Treaty to Abusive Exclusionary conduct by Dominant Undertakings, 2009
O.J. (C 45) (Feb. 24, 2009).
5. See 1995 IP GUIDELINES, supra note 1, §§ 2.0-2.1.
6. ABA Section Of Anttirust Law, The Federal Antitrust Guidelines For The
Licensing Of Intellectual Property: Origins And Applications (3d ed.
7. 1995 IP GUIDELINES, supra note 1, § 1.0, n.2.
Counseling Guidelines For The Licensing Of Intellectual Property 357
As an initial matter, counselors must identify the nature of the
licensing restrictions associated with the transaction and how such
restrictions affect the parties’ relationship to one another and to other
potential competitors.8 This inquiry requires an examination of what
anticompetitive effects potentially can arise from a particular
arrangement, and in so doing, a determination of the level of antitrust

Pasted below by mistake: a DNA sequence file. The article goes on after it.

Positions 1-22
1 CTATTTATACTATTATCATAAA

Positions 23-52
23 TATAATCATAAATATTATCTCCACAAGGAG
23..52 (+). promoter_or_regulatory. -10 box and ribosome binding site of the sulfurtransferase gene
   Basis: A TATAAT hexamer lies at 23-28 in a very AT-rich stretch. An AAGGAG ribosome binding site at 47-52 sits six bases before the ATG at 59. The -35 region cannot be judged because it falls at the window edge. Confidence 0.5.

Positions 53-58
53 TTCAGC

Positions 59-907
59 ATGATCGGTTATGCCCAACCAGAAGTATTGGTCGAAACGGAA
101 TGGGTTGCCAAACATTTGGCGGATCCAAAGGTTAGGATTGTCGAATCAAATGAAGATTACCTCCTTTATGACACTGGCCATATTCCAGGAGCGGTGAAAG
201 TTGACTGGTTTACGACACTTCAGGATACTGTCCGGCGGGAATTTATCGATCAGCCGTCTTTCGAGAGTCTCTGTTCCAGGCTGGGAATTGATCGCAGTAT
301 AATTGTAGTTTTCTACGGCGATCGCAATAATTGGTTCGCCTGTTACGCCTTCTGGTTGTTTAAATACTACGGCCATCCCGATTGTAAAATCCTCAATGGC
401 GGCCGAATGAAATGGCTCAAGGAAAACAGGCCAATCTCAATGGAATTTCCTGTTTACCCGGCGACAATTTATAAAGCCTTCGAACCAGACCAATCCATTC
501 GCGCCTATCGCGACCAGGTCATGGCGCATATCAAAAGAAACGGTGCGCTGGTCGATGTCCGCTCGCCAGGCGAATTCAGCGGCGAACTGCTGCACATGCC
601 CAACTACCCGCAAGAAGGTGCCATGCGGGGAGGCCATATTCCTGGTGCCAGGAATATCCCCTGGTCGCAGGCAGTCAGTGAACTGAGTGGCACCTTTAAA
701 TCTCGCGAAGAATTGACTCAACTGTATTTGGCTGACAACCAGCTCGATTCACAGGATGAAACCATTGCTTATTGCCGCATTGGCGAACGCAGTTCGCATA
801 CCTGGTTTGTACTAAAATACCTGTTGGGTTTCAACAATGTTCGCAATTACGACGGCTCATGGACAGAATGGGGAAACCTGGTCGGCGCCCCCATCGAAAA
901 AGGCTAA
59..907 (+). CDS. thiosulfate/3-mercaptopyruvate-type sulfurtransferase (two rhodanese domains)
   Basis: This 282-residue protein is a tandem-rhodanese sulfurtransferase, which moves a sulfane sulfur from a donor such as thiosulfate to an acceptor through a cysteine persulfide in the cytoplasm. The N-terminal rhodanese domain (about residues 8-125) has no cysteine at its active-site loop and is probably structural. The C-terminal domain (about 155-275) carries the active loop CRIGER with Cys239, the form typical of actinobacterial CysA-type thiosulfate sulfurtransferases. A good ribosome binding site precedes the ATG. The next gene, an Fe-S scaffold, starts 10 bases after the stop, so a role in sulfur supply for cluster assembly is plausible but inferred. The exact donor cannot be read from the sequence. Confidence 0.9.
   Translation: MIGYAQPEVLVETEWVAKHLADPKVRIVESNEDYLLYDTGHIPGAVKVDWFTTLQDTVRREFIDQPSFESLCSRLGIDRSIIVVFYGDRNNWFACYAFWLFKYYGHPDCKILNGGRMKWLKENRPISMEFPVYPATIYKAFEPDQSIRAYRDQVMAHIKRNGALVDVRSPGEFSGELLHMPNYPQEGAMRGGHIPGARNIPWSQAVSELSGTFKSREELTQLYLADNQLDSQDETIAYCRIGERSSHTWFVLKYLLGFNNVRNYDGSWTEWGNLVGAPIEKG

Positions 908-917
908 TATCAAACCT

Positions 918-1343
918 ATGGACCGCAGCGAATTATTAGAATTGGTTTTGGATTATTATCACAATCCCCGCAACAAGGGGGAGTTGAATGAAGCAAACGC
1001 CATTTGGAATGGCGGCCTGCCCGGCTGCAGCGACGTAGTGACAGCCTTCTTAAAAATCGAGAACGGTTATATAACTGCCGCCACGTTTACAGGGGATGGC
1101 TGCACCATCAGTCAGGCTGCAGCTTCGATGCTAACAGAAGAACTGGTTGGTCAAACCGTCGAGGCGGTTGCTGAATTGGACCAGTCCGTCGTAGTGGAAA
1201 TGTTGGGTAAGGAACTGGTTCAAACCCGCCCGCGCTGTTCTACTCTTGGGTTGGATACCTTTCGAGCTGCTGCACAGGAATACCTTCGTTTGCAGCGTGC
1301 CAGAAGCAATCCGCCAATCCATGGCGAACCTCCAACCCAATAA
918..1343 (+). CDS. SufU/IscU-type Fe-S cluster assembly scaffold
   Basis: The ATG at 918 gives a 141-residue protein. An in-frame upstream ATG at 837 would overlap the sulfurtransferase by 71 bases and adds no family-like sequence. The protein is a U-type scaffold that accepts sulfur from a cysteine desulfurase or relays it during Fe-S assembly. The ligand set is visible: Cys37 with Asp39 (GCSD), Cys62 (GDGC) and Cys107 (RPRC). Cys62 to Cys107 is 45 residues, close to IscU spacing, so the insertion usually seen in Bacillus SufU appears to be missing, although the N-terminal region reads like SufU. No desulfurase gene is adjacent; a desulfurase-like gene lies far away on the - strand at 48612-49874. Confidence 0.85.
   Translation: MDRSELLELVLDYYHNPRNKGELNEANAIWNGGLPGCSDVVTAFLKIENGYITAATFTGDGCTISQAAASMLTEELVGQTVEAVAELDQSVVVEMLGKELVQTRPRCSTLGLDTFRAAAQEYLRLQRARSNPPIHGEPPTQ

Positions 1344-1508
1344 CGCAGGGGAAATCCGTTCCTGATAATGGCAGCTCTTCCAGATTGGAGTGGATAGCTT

scrutiny likely to be applied. In the absence of market power, antitrust
liability is unlikely to attach to any but the most suspect of licensing
practices.9 However, counselors should keep in mind that a licensor may
possess market power in a technology market even if the licensor appears
to have an insignificant share of sales in a market for physical products.10
Moreover, some practices rise to the level of per se violations or per se
patent misuse, and thus risk leaving a licensor unable to enforce its
patent rights even if no market power or anticompetitive effects can be
Where market power exists, or where the parties purport to have a
compelling need for engaging in practices traditionally viewed as